To start with, I should say that I have mixed feelings about the manga Toriko. It seems that the author, Shimabukuro Mitsutoshi, just wanted to make a profit out of the series and shoot to fame, rather than to make something new and unique.
On the one hand, Toriko is an old-school shonen manga and, as usual, the characters have to level-up for the sake of something, fight against enemies, etc. It should contain a message for young people that they will grow up and become as strong as their favorite heroes. It’s the same thing from title to title.
On the other hand, the author could have added zest to the story. While reading it, I noticed several examples of plagiarism. There are ideas and twists I’ve already seen in other popular and obscure titles. For example: Toriko himself and his fighting style resemble ones of Kenshiro from Fist of the North Star and the idea of brawny cooks beating each other with kitchen utensils reminds me of Boichi’s Space Chef Caesar.
Well, I’ve shared my general impression. Now, let’s run through the plot.
The plot of Toriko in brief
Toriko is one of the most skilled Gourmet Hunters in the world. He seeks for rare ingredients and animals to achieve his dream to find the most valuable foods and create an ultimate dinner course. Toriko is accompanied by a shy chef, Komatsu, who wants to improve his culinary skills and follows him to find rare ingredients. But there is an organization that intends to take control of the world’s entire food supply…
Now, it’s time for pluses and minuses. Shall we?
The pluses of Toriko
Don’t be surprised! There are some positive moments. Take a look.
What differs the manga Toriko from other works is the atmosphere filled with food. Perhaps, Mitsutoshi meant it to be the “ingredient” that makes the manga special. The mangaka manages to draw the food so delicious that you almost feel the smell and taste of the dishes on the pictures.
The illustrations will certainly stimulate your appetite:
Unexpectedly, there is a third party. I was really surprised to see something like that in this kind of manga. The twist was conveyed pretty well. The interaction between the three parties with different aims made the plot intricate.
The fans of Fist of the North Star, you will like Toriko for sure. The level of muscularity there is certainly off-the-chart:
I should say that the fight scenes are of high quality. It’s really interesting to view various abilities and powers (for instance, Midora’s Hungry Space), spectacular battles, and surprising tactics (Cooking Festival Arc is a great example). Of course, all the action is “spiced” with overbearing opponents, blood, and literally tearing enemies to pieces.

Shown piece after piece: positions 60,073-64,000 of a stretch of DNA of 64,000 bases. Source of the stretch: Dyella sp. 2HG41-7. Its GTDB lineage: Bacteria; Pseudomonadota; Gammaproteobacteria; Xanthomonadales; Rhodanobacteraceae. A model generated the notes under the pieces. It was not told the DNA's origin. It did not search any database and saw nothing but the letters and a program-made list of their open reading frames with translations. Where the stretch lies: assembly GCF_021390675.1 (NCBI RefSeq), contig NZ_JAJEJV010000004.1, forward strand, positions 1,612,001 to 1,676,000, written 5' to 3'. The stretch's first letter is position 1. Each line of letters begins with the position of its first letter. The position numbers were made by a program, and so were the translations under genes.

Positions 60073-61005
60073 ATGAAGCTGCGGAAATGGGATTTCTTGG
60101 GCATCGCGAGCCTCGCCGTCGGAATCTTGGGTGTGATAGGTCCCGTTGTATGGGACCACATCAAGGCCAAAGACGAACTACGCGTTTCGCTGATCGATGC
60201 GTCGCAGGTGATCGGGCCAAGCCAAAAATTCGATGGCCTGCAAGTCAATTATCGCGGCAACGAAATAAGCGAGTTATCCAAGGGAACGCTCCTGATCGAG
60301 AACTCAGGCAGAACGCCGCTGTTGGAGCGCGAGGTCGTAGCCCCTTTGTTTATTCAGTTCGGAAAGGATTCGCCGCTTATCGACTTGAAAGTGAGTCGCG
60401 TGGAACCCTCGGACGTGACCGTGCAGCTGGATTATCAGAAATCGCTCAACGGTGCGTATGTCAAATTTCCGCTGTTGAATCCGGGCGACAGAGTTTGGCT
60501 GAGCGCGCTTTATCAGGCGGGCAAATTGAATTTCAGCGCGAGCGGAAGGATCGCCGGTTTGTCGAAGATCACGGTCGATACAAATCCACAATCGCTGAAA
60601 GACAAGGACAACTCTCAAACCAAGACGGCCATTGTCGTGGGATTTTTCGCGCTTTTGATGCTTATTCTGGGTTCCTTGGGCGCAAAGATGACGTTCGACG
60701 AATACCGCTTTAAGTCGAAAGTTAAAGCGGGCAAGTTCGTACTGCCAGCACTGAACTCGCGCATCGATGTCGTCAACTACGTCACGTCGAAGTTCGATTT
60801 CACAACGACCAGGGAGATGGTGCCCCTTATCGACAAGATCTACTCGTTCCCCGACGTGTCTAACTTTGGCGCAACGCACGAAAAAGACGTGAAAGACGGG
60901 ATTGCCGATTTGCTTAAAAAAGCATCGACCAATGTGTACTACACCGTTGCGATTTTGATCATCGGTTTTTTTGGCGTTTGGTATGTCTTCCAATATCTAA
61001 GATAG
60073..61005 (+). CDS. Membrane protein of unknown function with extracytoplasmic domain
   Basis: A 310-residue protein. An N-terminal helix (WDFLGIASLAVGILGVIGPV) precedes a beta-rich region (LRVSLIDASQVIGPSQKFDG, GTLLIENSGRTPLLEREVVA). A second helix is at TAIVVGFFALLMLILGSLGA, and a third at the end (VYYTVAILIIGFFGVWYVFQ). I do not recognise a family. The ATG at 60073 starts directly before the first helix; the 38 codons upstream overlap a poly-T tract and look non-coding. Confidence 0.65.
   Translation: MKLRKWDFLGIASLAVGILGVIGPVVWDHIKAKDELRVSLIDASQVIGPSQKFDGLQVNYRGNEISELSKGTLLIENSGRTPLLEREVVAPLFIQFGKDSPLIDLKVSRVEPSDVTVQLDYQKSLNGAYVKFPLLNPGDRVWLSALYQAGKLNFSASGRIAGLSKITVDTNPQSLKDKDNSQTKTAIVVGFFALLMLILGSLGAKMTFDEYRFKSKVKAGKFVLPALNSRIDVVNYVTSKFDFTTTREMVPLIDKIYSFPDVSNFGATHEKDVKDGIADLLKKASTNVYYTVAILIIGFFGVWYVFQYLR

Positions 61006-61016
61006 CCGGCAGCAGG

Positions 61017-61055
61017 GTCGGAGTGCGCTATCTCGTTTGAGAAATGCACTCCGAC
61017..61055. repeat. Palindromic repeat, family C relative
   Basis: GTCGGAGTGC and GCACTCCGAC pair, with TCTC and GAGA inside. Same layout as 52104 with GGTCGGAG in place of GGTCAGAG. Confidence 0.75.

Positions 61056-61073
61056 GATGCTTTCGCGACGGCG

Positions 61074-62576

Besides, the massiveness of some struggles strikes you dumb:
You are looking at this and thinking: “Err… What about the ordinary people living there or another fights happening at the same time?”
As for humor, it’s there and it’s quite good. Additionally, there are some allusions to other titles. It’s not the level of Gintama, of course, but still amusing.
The minuses of Toriko
Now, it’s time for a long list of minuses…
1. Logic and balance
In my opinion, the biggest minus is that the author couldn’t constitute a solid backbone of his work. It’s not clear what are the laws and rules in the world of Toriko. It seems like power levels increase at random.
To explain, I’ll give several examples:
- At the beginning of the story, we see the protagonists as the strongest characters. And I understand that their opponents and beasts should measure up this level. But suddenly, we find out that they are just unfleshed novices (real novices, not like in The Seven Deadly Sins) who have to learn a lot of things in terms of power acquisition.
- Then, some Biotope 0 comes out of the blue. So, I think that the members of Biotope 0 are the strongest ones. Nothing of the sort! They are highly valued only in the “weak world” and there is the “strong world” where all the members turn out to be novices as well. And there is more! Then, we see the toughest guys… Oh, wait. They are not that tough, actually. There is no end of it.